Per usual, Baylor’s football team is making national headlines. However, this time it has nothing to do with the team’s performance on the field. Rather, it has to do with its performance off it.
According to a USA Today article entitled “Baylor faces Title IX Lawsuit over Sex Assault” by A.J. Perez, this past March, a woman Jasmin Hernandez was raped by a former Baylor football player, Tevin Elliot. However, Hernandez claimed the school “failed to properly respond to the accusation of sexual abuse and dating violence” and therefore filed a suit against Baylor for IX violations.
In an attempt to bolster its PR and salvage itself after these accusations were made public, Baylor fired both its football head coach and athletic director as well as removed its president Ken Starr. However, it may just have been too little too late.
Now, according to Perez, less than two months after this incident, three more women have come forward claiming that they too have been victims of the Baylor system. All three are claiming to have been raped by way of “student on student sexual assault” as well as “sex based harassment.” One of the women, referred to as Jane Doe 1, is claiming that she reported the assault to the Baylor advocacy center and the University conducted no official subsequent investigation that led to any arrests, or retribution for the accused assailants.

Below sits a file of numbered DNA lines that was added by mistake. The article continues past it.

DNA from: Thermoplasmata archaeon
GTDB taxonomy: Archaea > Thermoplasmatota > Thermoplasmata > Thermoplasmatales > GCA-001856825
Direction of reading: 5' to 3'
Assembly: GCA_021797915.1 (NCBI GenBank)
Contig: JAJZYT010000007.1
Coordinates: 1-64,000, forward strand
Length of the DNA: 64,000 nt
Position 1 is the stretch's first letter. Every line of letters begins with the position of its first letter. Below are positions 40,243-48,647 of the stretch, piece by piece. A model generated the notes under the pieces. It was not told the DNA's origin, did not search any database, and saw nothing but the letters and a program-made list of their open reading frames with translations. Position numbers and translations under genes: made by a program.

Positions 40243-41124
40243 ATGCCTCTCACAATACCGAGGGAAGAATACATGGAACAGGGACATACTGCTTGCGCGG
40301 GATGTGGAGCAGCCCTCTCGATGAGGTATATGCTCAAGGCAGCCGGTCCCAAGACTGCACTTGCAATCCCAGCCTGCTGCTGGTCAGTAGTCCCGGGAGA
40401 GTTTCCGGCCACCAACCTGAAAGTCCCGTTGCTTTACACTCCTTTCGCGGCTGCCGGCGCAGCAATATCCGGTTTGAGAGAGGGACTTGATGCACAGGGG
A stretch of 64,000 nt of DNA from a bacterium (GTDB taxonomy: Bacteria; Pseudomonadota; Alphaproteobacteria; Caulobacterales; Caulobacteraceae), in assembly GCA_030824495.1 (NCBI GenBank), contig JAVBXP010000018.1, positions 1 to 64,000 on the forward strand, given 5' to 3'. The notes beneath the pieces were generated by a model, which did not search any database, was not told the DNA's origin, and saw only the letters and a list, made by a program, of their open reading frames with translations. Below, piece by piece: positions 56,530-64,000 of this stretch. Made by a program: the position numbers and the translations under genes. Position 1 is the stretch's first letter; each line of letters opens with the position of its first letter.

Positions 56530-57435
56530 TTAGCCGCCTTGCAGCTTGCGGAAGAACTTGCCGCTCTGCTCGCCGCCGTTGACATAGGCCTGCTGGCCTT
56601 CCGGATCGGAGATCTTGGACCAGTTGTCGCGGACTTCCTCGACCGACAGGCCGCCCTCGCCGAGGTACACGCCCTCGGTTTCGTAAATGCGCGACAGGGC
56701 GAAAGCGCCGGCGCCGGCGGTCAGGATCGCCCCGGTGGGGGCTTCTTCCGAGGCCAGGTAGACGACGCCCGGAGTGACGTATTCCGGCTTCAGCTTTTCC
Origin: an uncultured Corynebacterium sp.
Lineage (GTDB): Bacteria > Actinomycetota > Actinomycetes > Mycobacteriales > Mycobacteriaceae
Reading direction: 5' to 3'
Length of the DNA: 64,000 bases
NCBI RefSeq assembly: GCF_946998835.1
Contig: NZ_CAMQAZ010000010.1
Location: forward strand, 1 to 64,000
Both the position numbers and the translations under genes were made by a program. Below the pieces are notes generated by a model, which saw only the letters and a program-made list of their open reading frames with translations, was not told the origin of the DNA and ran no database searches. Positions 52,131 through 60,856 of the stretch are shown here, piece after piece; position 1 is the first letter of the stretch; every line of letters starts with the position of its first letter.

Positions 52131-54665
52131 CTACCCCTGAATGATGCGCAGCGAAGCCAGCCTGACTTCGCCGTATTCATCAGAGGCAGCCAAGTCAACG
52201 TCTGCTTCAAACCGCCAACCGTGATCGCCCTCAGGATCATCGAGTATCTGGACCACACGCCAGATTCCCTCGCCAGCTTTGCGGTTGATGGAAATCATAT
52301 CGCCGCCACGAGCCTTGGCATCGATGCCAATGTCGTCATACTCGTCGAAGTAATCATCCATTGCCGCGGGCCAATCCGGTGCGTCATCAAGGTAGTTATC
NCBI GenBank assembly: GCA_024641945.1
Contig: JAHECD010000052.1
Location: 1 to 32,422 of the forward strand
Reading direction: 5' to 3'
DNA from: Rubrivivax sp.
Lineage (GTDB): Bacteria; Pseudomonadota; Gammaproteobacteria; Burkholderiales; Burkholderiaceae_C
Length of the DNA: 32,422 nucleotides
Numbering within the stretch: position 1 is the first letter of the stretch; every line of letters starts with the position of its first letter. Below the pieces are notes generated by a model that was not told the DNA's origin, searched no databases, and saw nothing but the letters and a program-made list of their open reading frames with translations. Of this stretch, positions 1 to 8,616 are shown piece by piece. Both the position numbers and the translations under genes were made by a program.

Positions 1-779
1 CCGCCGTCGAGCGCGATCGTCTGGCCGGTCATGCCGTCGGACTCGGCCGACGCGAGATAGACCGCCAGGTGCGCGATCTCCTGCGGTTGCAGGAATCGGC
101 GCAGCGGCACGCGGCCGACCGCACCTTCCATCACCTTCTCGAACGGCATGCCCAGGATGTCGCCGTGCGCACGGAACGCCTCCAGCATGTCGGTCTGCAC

According to the article, in 1999 the U.S. Supreme Court found that damages can be rewarded if a school is “deliberately indifferent to sexual harassment” and the harassment deprives a victims of access to the educational opportunities. As the current facts are presented, the women have a lot to gain from suing the school.
Shan Wu, a former sex crimes prosecutor for the Department of Justice and current defense attorney, sheds light on how IX works and how the these women must go about it in order to achieve a ruling in their favor.
“The benefit of specifically suing pursuant to Title IX is that the plaintiff seeks relief for violation of a particular federal law.” “Because Baylor is a private institution, a non-Title IX lawsuit against the university would typically need to rely upon a breach of contract theory.”
While the University will probably be able to regain it’s footing from the financial ramifications of the suits, it may never fully recover from the negative social stigma now attached to the establishment.